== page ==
Frank Wolff

Frank Wolff

My yoga practice – supporting my career change –

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These days career changes reflected in our resume are no longer a rarity, and yet they can prove to be a true stress test for the person affected.

The practice of yoga can be a helpful ‘constant’, especially during such dynamic times, as  it facilitates a close connection between body and mind. After all we need to maintain agility with regard to pre-conceived ideas and planning, in order to best support our success.

After 20 years working in organisations, I myself had very clear ideas around my professional future. In an interview with Caterine Schwierz during the spring of 2018 I outlined the detours I took and the re-orientation that led to my current job. In summary, I am grateful that I completed my yoga training, because during this volatile time of professional and personal reorientation as it proved to be an incredibly helpful support, and to this day remains so!
(For the full interview visit https://www.karriere-blog.de/veraenderung-als-chance-zu-neuem-erfolg-und-persoenlichem-wachstum/)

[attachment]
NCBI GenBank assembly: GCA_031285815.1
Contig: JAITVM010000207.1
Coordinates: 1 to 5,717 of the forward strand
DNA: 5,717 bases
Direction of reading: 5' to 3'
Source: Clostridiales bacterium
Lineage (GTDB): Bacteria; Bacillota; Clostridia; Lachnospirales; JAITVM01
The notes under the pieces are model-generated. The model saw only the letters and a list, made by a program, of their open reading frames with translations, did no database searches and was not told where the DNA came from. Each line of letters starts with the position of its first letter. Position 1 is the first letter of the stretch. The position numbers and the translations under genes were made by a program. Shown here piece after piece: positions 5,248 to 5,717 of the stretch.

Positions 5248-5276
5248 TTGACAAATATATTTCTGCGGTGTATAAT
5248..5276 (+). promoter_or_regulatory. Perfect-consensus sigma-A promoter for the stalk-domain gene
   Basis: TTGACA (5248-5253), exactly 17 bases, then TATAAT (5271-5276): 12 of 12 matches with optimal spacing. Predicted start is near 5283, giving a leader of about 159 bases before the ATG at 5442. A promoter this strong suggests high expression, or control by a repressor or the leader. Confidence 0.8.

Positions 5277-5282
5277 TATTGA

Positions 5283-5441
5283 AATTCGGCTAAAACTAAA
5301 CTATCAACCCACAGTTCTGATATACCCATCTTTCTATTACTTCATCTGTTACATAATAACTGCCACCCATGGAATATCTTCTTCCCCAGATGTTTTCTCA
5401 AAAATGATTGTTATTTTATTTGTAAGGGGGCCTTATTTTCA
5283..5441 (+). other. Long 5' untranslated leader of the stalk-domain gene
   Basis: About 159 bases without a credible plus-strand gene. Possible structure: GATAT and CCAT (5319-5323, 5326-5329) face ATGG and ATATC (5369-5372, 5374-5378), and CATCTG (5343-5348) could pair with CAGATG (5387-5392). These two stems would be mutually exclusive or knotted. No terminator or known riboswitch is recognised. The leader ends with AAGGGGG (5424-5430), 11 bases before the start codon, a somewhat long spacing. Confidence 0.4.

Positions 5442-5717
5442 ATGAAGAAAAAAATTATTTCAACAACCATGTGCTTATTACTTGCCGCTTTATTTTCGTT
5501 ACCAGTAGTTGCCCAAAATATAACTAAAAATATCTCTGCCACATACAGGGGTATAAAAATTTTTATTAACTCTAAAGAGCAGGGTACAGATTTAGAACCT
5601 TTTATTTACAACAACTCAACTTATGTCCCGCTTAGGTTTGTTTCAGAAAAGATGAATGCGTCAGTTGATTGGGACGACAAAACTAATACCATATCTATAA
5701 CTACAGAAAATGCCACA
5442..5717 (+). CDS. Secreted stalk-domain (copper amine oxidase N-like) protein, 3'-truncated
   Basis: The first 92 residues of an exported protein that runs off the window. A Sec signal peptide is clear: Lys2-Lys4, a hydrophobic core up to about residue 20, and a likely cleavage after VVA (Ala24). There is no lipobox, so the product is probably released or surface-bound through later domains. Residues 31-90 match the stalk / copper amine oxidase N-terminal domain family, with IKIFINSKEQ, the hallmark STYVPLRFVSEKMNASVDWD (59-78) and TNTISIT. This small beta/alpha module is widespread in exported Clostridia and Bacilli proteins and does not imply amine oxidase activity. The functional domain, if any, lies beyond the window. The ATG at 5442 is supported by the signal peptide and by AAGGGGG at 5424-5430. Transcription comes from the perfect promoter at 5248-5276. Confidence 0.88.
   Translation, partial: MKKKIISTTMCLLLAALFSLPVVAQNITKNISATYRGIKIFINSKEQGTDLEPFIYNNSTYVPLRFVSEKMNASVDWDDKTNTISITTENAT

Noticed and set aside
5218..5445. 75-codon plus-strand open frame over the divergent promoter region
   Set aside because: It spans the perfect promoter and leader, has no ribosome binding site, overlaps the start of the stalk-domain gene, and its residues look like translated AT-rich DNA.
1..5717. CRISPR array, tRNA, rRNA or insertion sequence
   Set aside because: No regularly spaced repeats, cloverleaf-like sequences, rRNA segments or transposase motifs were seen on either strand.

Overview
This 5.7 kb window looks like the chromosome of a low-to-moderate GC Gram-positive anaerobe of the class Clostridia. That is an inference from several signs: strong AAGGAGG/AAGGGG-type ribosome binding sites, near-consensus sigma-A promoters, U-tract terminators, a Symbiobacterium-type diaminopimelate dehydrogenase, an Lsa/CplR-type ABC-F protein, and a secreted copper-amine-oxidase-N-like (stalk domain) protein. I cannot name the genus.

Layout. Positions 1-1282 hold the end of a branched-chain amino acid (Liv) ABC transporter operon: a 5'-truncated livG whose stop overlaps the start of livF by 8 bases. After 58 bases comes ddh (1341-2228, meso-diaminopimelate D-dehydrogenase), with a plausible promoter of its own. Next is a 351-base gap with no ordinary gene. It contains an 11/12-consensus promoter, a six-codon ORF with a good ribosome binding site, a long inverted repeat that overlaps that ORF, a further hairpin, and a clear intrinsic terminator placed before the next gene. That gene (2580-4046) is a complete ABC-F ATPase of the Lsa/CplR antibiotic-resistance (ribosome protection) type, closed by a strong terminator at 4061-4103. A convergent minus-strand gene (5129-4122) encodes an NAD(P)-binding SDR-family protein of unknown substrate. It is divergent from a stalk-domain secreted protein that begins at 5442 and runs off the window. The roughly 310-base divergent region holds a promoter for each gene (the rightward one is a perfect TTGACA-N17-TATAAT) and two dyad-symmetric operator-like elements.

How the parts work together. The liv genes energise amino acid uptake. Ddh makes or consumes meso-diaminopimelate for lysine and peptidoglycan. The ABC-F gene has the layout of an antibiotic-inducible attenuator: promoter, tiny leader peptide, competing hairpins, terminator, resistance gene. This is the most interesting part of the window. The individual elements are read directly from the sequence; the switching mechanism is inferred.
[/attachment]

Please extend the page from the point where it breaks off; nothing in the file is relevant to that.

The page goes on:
One important aspect that wasn’t covered in this article specifically relates to how my yoga practice helped me during the period of my job and sector change. I will tackle this question now.

The practice, which I will explain here, helps not only Yogis with many years’ experience, but will also serve as an anchor for beginners.

In my practice yoga can be divided into the following categories, which serve as a basis for my commentary in this article:

  1. Asana Practice (Yoga mat-based exercises)
  2. Pranayama (work related to breath)
  3. The study of the philosophy systems
  4. The practice of meditation

    1. Asana Practice for healthy maintenance of physical fitness and performance

Mat practice is all about training the physical body.  I discovered yoga quite late in life and by sheer coincidence when I stumbled into a workplace gym.  I was suffering back problems, the sustained result of a long car commute over 15 years, and was on the lookout for interventions to help.